Bandicoots and baseball. Books for young readers. Behind the scenes: a farm, the ballpark

By , Special to The Christian Science Monitor

IN spring, whose thoughts don't turn to such things as horseback riding and baseball? Two new books of photographs will give aspiring equestrians and pitchers a head start before summer.

Born to Run, by Neil Johnson (Scholastic, New York, $13.95, 32 pp., ages 5 to 8), is an appealing look at life on a Louisiana thoroughbred-horse farm. The photos are full-color with hints of sepia tones, and crisp enough to catch early-morning dew on the blue grass.

This is a good introduction to thoroughbred racing which provides thoughtful explanations for each new word that's used - ``foal,'' ``colt,'' ``filly,'' ``yearling,'' even jockeys' ``silks.''

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As the author/photographer traces the life of a newborn foal through the weaning process and early training on the track, readers learn that all foals have the same first birthday, Jan. 1, and that they have to learn to relax as well as to run like the wind.

What's most important of all for a winning racehorse to have? The ``special winning spirit,'' simply called ``heart.''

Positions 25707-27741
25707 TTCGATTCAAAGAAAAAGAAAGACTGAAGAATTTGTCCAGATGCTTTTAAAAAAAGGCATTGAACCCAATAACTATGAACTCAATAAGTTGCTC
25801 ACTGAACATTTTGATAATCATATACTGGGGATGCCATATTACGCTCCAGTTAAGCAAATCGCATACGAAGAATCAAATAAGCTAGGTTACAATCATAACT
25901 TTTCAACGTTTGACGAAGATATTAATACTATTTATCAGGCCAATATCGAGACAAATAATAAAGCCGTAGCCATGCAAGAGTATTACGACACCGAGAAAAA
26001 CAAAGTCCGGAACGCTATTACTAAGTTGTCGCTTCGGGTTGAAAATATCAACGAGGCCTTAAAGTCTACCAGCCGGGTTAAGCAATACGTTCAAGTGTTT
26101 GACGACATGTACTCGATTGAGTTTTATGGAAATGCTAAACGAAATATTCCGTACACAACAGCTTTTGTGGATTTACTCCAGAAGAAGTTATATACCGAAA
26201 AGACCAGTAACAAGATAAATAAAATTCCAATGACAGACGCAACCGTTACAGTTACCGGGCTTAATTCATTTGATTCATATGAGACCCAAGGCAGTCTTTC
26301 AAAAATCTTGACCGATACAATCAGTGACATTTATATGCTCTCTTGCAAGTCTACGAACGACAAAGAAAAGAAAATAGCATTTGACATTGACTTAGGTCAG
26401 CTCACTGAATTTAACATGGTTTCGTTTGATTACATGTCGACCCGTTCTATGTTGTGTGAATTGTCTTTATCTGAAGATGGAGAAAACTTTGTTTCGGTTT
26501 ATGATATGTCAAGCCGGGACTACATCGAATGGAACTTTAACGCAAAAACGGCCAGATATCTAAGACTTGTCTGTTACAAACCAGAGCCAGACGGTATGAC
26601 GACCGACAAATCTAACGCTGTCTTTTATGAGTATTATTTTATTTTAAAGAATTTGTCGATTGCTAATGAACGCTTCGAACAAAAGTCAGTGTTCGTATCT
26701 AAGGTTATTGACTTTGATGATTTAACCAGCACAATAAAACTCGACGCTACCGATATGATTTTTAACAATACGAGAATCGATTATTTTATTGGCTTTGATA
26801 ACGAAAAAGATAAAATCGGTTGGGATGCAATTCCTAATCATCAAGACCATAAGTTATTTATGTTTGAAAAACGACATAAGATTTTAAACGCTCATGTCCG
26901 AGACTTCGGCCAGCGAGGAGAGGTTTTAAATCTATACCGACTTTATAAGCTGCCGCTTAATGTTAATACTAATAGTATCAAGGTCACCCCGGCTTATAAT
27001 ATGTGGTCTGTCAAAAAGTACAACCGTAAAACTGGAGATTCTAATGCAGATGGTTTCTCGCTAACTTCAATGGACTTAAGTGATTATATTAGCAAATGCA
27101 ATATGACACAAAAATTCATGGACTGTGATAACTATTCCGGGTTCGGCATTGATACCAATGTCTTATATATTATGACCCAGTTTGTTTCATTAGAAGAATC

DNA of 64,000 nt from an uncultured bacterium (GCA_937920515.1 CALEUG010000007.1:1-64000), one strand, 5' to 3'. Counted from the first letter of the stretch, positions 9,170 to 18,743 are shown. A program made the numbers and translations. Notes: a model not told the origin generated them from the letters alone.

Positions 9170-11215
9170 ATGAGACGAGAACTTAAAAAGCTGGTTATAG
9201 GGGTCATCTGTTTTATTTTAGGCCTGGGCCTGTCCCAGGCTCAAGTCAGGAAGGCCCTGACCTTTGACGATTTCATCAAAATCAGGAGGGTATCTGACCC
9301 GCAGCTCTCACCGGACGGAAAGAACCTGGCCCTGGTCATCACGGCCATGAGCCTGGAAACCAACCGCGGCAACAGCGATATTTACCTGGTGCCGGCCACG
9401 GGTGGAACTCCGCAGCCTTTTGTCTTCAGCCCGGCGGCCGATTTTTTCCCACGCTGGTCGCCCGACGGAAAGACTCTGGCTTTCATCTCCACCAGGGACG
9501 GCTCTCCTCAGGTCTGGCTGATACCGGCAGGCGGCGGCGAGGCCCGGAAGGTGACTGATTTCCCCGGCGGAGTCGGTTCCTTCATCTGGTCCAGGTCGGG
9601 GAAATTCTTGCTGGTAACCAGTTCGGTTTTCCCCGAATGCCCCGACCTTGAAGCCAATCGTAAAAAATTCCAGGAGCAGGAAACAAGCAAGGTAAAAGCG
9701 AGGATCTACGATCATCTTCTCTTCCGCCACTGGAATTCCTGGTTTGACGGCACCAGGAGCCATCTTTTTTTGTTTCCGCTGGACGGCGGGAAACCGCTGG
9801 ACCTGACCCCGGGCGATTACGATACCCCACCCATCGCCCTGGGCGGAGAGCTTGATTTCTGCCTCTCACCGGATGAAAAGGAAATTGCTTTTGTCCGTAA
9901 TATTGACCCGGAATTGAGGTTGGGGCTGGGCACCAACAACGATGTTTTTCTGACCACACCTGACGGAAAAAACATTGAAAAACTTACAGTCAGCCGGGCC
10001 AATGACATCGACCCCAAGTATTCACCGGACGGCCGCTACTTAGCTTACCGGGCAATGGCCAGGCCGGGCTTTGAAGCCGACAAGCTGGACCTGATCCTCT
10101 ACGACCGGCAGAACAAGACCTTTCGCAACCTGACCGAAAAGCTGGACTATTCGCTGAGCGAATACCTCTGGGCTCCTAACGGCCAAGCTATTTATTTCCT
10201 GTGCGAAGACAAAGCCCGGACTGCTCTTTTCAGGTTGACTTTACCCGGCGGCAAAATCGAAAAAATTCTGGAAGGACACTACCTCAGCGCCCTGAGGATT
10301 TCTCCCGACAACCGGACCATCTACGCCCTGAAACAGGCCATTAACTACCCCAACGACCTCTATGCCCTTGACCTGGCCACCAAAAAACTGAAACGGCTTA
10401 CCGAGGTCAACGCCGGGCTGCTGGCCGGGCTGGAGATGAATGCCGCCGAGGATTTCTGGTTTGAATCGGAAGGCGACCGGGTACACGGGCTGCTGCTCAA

Reading At the Ball Park, text and photographs by Ken Robbins (Viking Kestrel, New York, $13.95, 32 pp., all ages), is almost as good as spending an afternoon in the bleachers.

Author Robbins sets out to share the ``things you never see on TV'' and does a fine job of bringing players and spectators closer together.

With brief text and evocative hand-tinted photos (reminiscent of last year's ``Beach Days''), he shows us the early-morning crews painting baselines and bases.

We go into the locker room and watch an assortment of Red Sox, Cardinals, and Mets suit up for a big game.

Then it's out to the playing field for exercises and batting practice. Kids line up at the snack bar and parents hail hot dog vendors from the stands.

All in all, a gently colorful behind-the-scenes look at a favorite American pastime.

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